STUDY QUESTION: Is there a difference in embryonic morphological development between ongoing pregnancies and live pregnancies ending in a miscarriage? SUMMARY ANSWER: Embryonic morphological development, assessed by the Carnegie stages, is delayed in live pregnancies ending in a miscarriage compared to ongoing pregnancies. WHAT IS KNOWN ALREADY: Pregnancies ending in a miscarriage tend to have smaller embryos and slower heart rates. STUDY DESIGN, SIZE, DURATION: Between 2010 and 2018, 644 women with singleton pregnancies, in the periconception period, were enrolled in a prospective cohort study with follow up until 1 year after delivery. A miscarriage was registered as a non-viable pregnancy before 22 weeks gestational age, defined by an absent heartbeat by ultrasound for a previously reported live pregnancy. PARTICIPANTS/MATERIALS, SETTING, METHODS: Pregnant women with live singleton pregnancies were included and serial three-dimensional transvaginal ultrasound scans were performed. Embryonic morphological development was assessed by the Carnegie developmental stages and evaluated using virtual reality techniques. The embryonic morphology was compared to clinically used growth parameters (i.e. crown-rump length (CRL) and embryonic volume (EV)). Linear mixed models were used to evaluate the association between miscarriage and the Carnegie stages. Logistic regression with generalized estimating equations was used to calculate the odds of a miscarriage after a delay in Carnegie stages. Adjustments were made for potential confounders or covariates and include age, parity, and smoking status. MAIN RESULTS AND THE ROLE OF CHANCE: A total of 611 ongoing pregnancies and 33 pregnancies ending in a miscarriage were included between 7 + 0 and 10 + 3 weeks gestational age, resulting in 1127 assigned Carnegie stages for evaluation. Compared to an ongoing pregnancy, a pregnancy ending in a miscarriage is associated with a lower Carnegie stage (βCarnegie = -0.824, 95% CI -1.190; -0.458, P < 0.001). A live embryo of a pregnancy ending in a miscarriage will reach the final Carnegie stage with a delay of 4.0 days compared to an ongoing pregnancy. A pregnancy ending in a miscarriage is associated with a smaller CRL (βCRL = -0.120, 95% CI -0.240; -0.001, P = 0.049) and EV (βEV = -0.060, 95% CI -0.112; -0.007, P = 0.027). The delay in Carnegie stage increases the odds of a miscarriage by 1.5% per delayed Carnegie stage (ORCarnegie = 1.015, 95% CI 1.002; 1.028, P = 0.028). LIMITATIONS, REASONS FOR CAUTION: We included a relatively small number of pregnancies ending in a miscarriage from a study population that is recruited from a tertiary referral centre. Furthermore, results of genetic testing on the products of the miscarriages or information on the karyotype of the parents were not available. WIDER IMPLICATIONS OF THE FINDINGS: Embryonic morphological development, assessed by the Carnegie stages, is delayed in live pregnancies ending in a miscarriage. In the future, embryonic morphology may be used to estimate the likelihood of a pregnancy continuing to the delivery of a healthy baby. This is of crucial importance for all women but in particular for those at risk of a recurrent pregnancy loss. As part of supportive care, both women and their partners may benefit from information on the prospective outcome of the pregnancy and the timely identification of a miscarriage. STUDY FUNDING/COMPETING INTEREST(S): The work was funded by the Department of Obstetrics and Gynaecology, Erasmus MC, University Medical Centre, Rotterdam, The Netherlands. The authors declare no conflicts of interest.N/A.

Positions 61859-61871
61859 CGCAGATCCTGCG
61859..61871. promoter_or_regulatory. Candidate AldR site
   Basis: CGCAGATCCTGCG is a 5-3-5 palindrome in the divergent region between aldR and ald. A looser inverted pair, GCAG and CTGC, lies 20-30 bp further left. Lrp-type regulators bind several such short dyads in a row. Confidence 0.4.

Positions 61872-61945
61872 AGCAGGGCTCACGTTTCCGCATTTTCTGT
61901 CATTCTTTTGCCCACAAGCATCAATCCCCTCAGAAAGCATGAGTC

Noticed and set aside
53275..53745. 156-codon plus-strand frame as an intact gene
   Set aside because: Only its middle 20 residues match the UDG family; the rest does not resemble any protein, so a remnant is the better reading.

Bibliographical noteFunding Information:
The work was funded by the Department of Obstetrics and Gynecology, Erasmus MC, University Medical Center, Rotterdam, The Netherlands.
© 2023 The Author(s). Published by Oxford University Press on behalf of European Society of Human Reproduction and Embryology.